How And What Do We Celebrate As Cancer Patients?

Having been a cancer patient for twelve years now my emotions have changed dramatically since I was initially told I had just six months to live! I still attend my oncology clinic every two months for regular monitoring of any sign of disease and side effects worsening. With my writing and speaking continuing, and the demand for support from SimPal increasing I find my self talking cancer, for many hours a week. This continues to reinforce how unique every case of cancer is, and our reactions to it are.

On my diagnosis and prognosis I was frightened like nothing I had ever felt! The fear of the unknown and how my life was changed forever. It is certainly very different now, but not in every case for the worse. I am still alive and more fulfilled than I have ever been, and we have seen three grandchildren born since that time. Plenty of cause for celebration? Of course, but I am eaten up by guilt at times!!

All my fears are conquered, as I have suffered some of the worst pain and emotional toil known to man. I have the best job in the world meeting some of the most incredible people, and I get invited to speak in some of the most glorious settings across the world. I am in remission from a killer disease where few people live for too long. But so many of the people I work with/talk to are not in that position, and I can’t tell them they will be. My case has become a beacon across the world, of what can happen if things go well, it gives hope to many. For that I am very proud, but don’t feel I can/should celebrate. Cancer is an incredible adversary and has a nasty habit of creeping up on you when you least expect it. Can we celebrate the little wins in the short term? Are others happy for us whilst they are in their own difficult situation? Or are they just being polite as your good news makes them feel worse?

I would like to discuss a thread that I came across on Twitter recently, about ‘end of treatment bells.’ This is where a patient rings the ward bell at the end of their treatment, a happy time of course and a massive cause for celebration I think. What a psychological lift for that person! When I first saw these in the early days of treatment, I thought what a brilliant idea! Even though I would never be able to ring one, I am just delighted to see others who can. But this thread came from people sitting in the ward who were stage four and terminal, who couldn’t see a way to enjoy the moment. Some went as far as to say they thought the bells should be taken out! That side of the fence I had never even considered.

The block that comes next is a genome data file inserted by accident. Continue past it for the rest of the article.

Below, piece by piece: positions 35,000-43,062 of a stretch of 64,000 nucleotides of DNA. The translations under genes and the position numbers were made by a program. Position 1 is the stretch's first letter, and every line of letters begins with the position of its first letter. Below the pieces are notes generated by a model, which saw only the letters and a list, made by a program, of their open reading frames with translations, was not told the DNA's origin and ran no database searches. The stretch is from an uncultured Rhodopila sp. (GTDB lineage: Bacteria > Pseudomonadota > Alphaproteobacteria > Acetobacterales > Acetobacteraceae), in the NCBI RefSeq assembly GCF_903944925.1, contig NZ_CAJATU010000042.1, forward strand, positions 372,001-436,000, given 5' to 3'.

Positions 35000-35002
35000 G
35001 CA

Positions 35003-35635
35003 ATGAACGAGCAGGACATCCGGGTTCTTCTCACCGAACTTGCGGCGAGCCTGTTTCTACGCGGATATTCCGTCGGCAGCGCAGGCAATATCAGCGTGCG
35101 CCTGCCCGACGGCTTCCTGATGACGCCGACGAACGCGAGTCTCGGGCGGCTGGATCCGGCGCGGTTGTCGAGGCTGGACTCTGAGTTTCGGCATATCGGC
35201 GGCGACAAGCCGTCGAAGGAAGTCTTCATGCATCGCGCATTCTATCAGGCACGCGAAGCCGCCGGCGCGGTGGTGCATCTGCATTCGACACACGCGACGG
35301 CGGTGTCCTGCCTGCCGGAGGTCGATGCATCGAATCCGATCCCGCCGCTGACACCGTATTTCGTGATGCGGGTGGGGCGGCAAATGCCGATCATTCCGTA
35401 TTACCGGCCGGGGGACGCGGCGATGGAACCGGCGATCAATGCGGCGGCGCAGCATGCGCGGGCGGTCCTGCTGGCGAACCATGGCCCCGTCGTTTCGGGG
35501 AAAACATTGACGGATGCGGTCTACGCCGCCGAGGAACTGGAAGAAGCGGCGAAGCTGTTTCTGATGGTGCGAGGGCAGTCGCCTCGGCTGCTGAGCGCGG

Having slept on it for a few nights I still feel I love to see people celebrating whatever forward step they can take in their cancer challenges. But If I was in charge of the ward would I think differently now, yes! My time in the cancer world has taught me so much about other people and their feelings. We are not working in normal conditions, everyone is dealing with an incredible amount of stress, which can lead to illogical decisions. Lives are hanging by a thread, not everyone wants to smile. However, laughter and an ever smiling face have been major tools for me whilst dealing with my cancer, but that is of course very personal.

Being in a chemo ward it is very hard to keep yourself to yourself and I have a loud voice anyway, so I was concerned whilst having my own treatment. I even spoke to the sister who said that they would enjoy some laughter. So during my first session I continued being me, and at the end I was stopped by a lady from the other end of the room. “Are you back in two weeks,” she asked. “Yes,” I said, fearing a massive telling off. “Why do you ask,” I said? She replied that her husband had been petrified of his first chemo, but he laughed so much during the session that he wanted to stay on my rota!

Having been so long in this process now, my joy is gained from the progress of others, not my own. I have become emotionally tough to my own situation. Cancer will always leave a long shadow over our lives, whether we are ‘cured’ or not. So how do we choose what to celebrate? Should we go all out in public or be more private? With social media playing such a massive role in our lives now it is difficult to keep things quiet anyway. Ironically, although I am busy on the Internet I now find that I share less and less, and am closing the curtains on my private life. 

You can also read a very personal and considered view from my great friend Jo at ABC Diagnosis who has had more treatment than anyone I know! This piece was published on the BMJ Opinion website

But we must celebrate the wins surely? How and what to you celebrate from your cancer experience? Please feel free to share your thoughts below.


  1. Well written and very true Chris. As a carer and onlooker with geoff, I realised very quickly not to count our chickens. Indeed seven years on and we still take care not to plan too much into the future. Instead we are happy to celebrate things like, we made it to a holiday and enjoyed it, we managed another summer in the garden watching the seasons change the feel of it. And if we find a funny moment which we try and find every day (that’s our Mantra) positive mental attitude can get you through a lot of things. So we continue to be ourselves and have a laugh about life because there’s no other way of looking at this desease in the eye unless we have a plan of action. Keep continuing with your wonderful work and keep your positive attitude. Thankyou

    • Thanks so much Sue for sharing your own ways of dealing with this dreadful disease. I love you guys and how you deal with the so many knock-backs that life has thrown your way. You are so right, it really is the simple things that make life now. Like you guys I also keep smiling through, and will continue to do what I can to help others. Your support is very much appreciated! See you soon, Chris

  2. Well written Chris Very thought provoking